1937 sessions

(A) STUDIO SESSIONS

Session #14 New York, 12/January/1937, Billie Holiday & Her Orchestra (CD: Complete in Columbia vol.2, tk12-15)
Jonah Jones (tp) Edgar Sampson (cl)(as) Ben Webster (ts) Teddy Wilson (p) Allan Reuss (g) John Kirby (b) Cozy Cole (d) Billie Holiday (v)

Not a remarkable session, with obscure songs issued by Vocalion.

(MT 37) One Never Knows, Does One?
(MT 38) I’ve Got My Love To Keep Me Warm
(MT 38a) I’ve Got My Love To Keep Me Warm (alternate take)
(MT 39) If My Heart Could Only Talk – the opening emulates a cowboy song, a style very popular in the 30s.
(MT 40) Please Keep Me In Your Dreams – for me, a tempo a bit too fast.

 


Session #15 New York, 25/January/1937, Teddy Wilson & His Orchestra (CD: Complete in Columbia vol.2, tk16-19)
Buck Clayton (tp) Benny Goodman (cl) Lester Young (ts) Teddy Wilson(p) Freddie Green (g) Walter Page (b) Jo Jones (d) Billie Holiday (v)

An historic session by Brunswick with one of the best bands in these series although almost all musicians were inexperienced in studio recordings. Besides Buck e Lester (see below) the session counts again with Benny Goodman. The rhythm section is a show: Jo Jones makes his first presentation with Billie and he would record 37 tracks with her in the Columbia years (Walter Page 45 and Freddie Green 41 tracks).

(MT 41) He Ain’t Got Rhythm – a less inspired Irving Berlin song that doesn’t fit in the session.

(MT 42) This Year’s Kisses ** another Berlin song, this one marvelous. Note the excellent Lester Young solo at the opening. This is his first track with Billie, but he would record other 50 tracks with her till the end of Columbia years. Lester is one of the best sax players in the jazz history. Billie is perfect and Wilson follows her in the beginning of the final chorus when Buck assumes till the end with the band.

The image below is from the original 78rpm disk. Click here to listen.

(MT 43) Why Was I Born? ** here Buck Clayton shines in mute from the opening. He would record more 40 tracks with Billie, the majority in the Columbia years. The song is an excellent composition by Jerome Kern & Oscar Hammerstein for the play Sweet Adeline in 1929. Deplorable is the poor sound quality.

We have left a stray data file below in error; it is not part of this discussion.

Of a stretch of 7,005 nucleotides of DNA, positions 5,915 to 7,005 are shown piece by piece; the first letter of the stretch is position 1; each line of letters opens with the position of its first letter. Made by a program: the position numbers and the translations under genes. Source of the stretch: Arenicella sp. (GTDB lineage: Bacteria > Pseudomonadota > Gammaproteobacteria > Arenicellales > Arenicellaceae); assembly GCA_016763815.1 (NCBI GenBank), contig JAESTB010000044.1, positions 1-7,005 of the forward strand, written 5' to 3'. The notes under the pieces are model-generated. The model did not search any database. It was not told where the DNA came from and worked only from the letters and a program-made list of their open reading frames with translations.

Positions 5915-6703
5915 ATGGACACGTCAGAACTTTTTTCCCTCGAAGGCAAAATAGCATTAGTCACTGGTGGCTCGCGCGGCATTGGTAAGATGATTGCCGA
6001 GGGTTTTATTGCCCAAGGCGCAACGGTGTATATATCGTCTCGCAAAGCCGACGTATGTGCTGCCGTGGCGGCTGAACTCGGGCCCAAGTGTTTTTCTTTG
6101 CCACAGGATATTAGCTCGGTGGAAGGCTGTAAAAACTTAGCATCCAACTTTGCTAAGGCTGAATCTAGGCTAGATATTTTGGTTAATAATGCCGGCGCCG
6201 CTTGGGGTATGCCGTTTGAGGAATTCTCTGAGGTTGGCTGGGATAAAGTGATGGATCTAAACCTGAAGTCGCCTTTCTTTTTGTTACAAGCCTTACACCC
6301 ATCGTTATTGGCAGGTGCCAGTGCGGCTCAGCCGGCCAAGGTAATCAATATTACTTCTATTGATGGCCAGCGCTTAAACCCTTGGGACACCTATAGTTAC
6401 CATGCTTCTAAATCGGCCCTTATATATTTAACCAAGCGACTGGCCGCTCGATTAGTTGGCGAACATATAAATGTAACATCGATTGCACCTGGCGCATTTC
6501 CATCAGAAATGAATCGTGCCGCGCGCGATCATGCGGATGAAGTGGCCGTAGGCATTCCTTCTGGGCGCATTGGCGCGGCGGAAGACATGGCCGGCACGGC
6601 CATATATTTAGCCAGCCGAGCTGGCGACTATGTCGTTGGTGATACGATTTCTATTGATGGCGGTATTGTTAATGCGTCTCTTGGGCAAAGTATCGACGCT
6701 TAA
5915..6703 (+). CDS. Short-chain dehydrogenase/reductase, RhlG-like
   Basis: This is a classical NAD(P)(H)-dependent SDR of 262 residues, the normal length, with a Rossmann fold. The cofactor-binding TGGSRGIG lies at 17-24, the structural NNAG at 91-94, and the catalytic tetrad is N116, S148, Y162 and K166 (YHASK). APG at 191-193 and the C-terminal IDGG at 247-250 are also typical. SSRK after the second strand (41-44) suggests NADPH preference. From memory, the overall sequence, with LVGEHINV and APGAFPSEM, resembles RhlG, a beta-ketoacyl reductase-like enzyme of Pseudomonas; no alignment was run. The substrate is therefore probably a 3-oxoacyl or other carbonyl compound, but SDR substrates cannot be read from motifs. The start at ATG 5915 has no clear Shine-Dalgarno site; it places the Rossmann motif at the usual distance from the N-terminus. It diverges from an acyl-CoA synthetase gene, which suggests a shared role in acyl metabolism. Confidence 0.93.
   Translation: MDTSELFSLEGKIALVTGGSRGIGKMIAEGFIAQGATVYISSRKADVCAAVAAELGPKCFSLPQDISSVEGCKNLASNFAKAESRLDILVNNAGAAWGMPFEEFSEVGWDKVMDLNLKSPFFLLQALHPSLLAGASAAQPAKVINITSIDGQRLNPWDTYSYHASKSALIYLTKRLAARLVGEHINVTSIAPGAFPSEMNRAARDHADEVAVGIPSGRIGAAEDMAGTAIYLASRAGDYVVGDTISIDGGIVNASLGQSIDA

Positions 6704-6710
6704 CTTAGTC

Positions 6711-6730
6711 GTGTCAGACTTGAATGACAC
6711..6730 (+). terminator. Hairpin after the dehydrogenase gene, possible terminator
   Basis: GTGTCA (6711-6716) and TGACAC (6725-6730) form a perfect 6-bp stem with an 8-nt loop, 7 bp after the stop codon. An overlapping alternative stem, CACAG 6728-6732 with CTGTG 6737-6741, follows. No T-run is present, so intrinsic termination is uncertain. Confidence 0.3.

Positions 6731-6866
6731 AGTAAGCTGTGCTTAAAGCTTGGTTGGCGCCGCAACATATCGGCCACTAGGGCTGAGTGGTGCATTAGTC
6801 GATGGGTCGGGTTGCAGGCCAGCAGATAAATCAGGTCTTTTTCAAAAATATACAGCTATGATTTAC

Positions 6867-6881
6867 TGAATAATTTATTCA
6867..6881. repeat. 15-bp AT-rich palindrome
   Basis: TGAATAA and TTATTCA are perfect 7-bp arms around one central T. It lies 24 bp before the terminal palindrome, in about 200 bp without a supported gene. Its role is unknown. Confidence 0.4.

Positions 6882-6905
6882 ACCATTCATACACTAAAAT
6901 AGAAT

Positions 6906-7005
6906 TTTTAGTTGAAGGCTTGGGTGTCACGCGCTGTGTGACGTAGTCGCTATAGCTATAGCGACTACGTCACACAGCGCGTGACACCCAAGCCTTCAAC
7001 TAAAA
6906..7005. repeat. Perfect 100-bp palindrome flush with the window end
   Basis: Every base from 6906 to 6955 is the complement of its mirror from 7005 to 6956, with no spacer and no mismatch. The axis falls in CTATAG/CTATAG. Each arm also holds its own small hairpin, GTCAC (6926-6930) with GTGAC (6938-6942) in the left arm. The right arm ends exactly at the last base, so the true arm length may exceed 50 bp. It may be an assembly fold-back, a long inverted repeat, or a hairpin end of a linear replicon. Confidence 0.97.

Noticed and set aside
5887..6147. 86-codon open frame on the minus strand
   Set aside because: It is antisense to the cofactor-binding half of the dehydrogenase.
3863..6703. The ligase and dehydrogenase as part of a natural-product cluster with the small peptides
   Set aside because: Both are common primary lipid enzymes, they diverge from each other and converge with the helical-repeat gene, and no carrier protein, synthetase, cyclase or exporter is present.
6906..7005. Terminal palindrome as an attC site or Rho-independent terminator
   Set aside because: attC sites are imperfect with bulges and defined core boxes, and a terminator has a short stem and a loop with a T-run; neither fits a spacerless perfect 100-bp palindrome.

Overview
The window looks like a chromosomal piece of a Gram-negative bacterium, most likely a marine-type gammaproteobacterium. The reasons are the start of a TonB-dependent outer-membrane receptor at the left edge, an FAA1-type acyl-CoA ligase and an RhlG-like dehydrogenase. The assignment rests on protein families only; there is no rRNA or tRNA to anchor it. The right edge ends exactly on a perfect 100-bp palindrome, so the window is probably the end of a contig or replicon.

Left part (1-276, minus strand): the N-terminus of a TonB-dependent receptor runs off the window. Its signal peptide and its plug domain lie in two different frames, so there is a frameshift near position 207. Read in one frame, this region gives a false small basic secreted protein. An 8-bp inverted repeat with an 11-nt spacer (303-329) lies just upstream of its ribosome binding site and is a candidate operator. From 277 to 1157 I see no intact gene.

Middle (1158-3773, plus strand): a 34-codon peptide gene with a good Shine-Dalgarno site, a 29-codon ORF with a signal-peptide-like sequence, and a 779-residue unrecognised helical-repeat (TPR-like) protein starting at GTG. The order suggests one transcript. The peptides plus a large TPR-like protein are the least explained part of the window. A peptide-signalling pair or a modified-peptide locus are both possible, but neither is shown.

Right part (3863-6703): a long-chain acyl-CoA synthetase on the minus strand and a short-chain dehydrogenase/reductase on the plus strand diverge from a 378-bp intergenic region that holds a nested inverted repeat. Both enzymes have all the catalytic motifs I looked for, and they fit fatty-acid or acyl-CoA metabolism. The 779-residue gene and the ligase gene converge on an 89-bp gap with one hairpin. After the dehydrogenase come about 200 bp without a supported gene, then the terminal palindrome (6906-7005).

The image below is from the original 78rpm disk. Click here to listen.

(MT 44) I Must Have That Man *** excellent song by McHugh & Dorothy Fields, completing in high style this memorable session. After a short introduction Billie assumes the theme backed by Wilson and Clayton. Lester Young does one of his masterpiece solos in the final chorus, followed by Goodman and Buck. This remarkable jazz ensemble deserves three stars.

The image below is from the original 78rpm disk. Click here to listen.

  • Billie would record it again in 1956 (s.MT 274), this time with Tony Scott band earning three more stars.

z_lesteryoung4
Lester Young
was born in Mississippi. When he came to New York he lived some time by Sadie, Billie’s mother. By the time, all the musicians got a nickname, like for instance “Duke” (Ellington) and “Count” (Basie). Billie, celebrating their friendship, would soon call him “Pres” (for president) and he, in turn , would call her Lady Day. They would be great friends for life and he would pass away just a couple of weeks before her.

z_buck claytonBuck Clayton (Wilbur Dorsey Clayton) was Born in Kansas and recorded 40 studio tracks with Billie and almost that many also in other live recordings. His first studio recording experience was with Billie and Teddy Wilson, in the above mentioned session. He was older than Lady and would live longer, passing away only in 1991. He would say later that Billie and Lester formed an inseparable couple of friends and that the three of them were known in Harlem as “The Unholy Three”.

 


Session #16 New York, 18/February/1937, Teddy Wilson & His Orchestra (CD: Complete in Columbia vol.2, tk20-23)
Henry ‘Red’ Allen (tp) Cecil Scott (cl)(as)(ts) Prince Robinson (cl)(ts) Teddy Wilson (p) Jimmy Mc Lin (g) John Kirby (b) Cozy Cole (d) Billie Holiday (v)

This session is a low-point in the Brunswick history.

(MT 45) The Mood That I’m In – too long introduction!

(MT 46) You Showed Me The Way * Cecil Scott opens with the clarinet backed by Wilson, who assumes and passes to Red Allen in a long, although perfect, introduction. The song is less known and has the curiosity to have Ella Fitzgerald listed among the composers.

The image below is from the original 78rpm disk. Click here to listen.